A p-i-n diode with (a) planar structure and (b) mesa structure.

surface passivation such as oxidation. The advantages of a mesa structure are reduced fringing capacitance and inductance, and improved surface breakdown voltage. The substrate material for the p-i-n diode has been almost exclusively silicon until the early 1980s when GaAs was also studied.


The special feature of a p-i-n diode is a wide intrinsic layer that provides unique properties such as low capacitance, high breakdown voltage with reverse bias, and most interestingly, carrier storage for microwave applications with forward bias. Near zero or at low reverse bias, the lightly doped intrinsic layer starts to be fully depleted (Fig. 2.2(c)), and the capacitance is given by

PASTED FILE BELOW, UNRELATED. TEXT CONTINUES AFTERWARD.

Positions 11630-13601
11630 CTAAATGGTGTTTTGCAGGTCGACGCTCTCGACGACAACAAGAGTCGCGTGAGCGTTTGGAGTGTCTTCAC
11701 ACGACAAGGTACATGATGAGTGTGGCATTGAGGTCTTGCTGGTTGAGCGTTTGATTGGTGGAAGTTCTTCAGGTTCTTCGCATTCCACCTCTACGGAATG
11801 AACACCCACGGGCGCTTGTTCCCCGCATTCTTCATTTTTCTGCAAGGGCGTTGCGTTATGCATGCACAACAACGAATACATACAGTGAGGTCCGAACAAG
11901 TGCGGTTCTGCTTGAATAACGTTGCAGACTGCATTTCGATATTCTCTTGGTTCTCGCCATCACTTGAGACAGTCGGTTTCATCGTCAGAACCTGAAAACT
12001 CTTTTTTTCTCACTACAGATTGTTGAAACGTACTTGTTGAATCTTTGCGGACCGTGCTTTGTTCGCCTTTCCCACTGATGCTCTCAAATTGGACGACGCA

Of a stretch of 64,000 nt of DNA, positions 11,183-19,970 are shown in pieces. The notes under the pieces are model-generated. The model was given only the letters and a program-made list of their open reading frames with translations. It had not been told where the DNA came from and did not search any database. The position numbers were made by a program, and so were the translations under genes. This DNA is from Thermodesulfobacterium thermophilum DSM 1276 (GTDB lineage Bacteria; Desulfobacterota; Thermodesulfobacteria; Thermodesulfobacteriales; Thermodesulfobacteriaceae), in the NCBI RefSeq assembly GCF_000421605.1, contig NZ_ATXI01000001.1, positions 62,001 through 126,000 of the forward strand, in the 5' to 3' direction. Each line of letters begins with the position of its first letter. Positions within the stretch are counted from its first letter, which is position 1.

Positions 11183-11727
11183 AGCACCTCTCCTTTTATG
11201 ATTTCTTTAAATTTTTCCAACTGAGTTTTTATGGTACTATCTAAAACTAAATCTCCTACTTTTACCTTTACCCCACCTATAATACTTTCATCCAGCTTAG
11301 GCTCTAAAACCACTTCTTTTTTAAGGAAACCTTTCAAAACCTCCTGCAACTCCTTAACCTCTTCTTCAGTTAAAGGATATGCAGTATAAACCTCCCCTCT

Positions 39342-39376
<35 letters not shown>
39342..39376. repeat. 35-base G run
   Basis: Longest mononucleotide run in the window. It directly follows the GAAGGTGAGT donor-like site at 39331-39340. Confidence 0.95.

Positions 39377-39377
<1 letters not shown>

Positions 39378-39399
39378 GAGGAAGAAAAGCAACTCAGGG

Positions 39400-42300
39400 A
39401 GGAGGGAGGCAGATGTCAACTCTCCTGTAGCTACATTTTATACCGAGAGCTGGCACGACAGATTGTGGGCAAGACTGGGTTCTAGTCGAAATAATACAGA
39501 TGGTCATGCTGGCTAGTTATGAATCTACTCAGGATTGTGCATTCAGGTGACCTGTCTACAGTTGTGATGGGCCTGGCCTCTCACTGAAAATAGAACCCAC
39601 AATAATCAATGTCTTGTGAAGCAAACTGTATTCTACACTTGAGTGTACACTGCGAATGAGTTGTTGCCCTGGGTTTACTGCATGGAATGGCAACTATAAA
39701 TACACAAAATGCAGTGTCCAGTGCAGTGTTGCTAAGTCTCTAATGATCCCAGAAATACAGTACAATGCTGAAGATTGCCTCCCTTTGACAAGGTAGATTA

Once fully depleted, its capacitance is independent of reverse bias. Since there is little net charge within the intrinsic layer, the electric field is constant (Fig. 2.2(d)) and the reverse breakdown voltage is given by


For silicon, the breakdown field %bd >s approximately 2xl05 V/cm. These two equations show that the parameter xj controls the trade-off between frequency response (from capacitance) and power (from maximum voltage).

When the p-i-n diode is under forward bias, both types of carriers are injected into the intrinsic layer, and the carrier profiles are shown in Fig. 2.2(f). It is usually assumed that within the intrinsic layer, the electron and hole concentrations are the same (Pj~ns), and that they are uniform within the intrinsic layer. The current conduction is through recombination,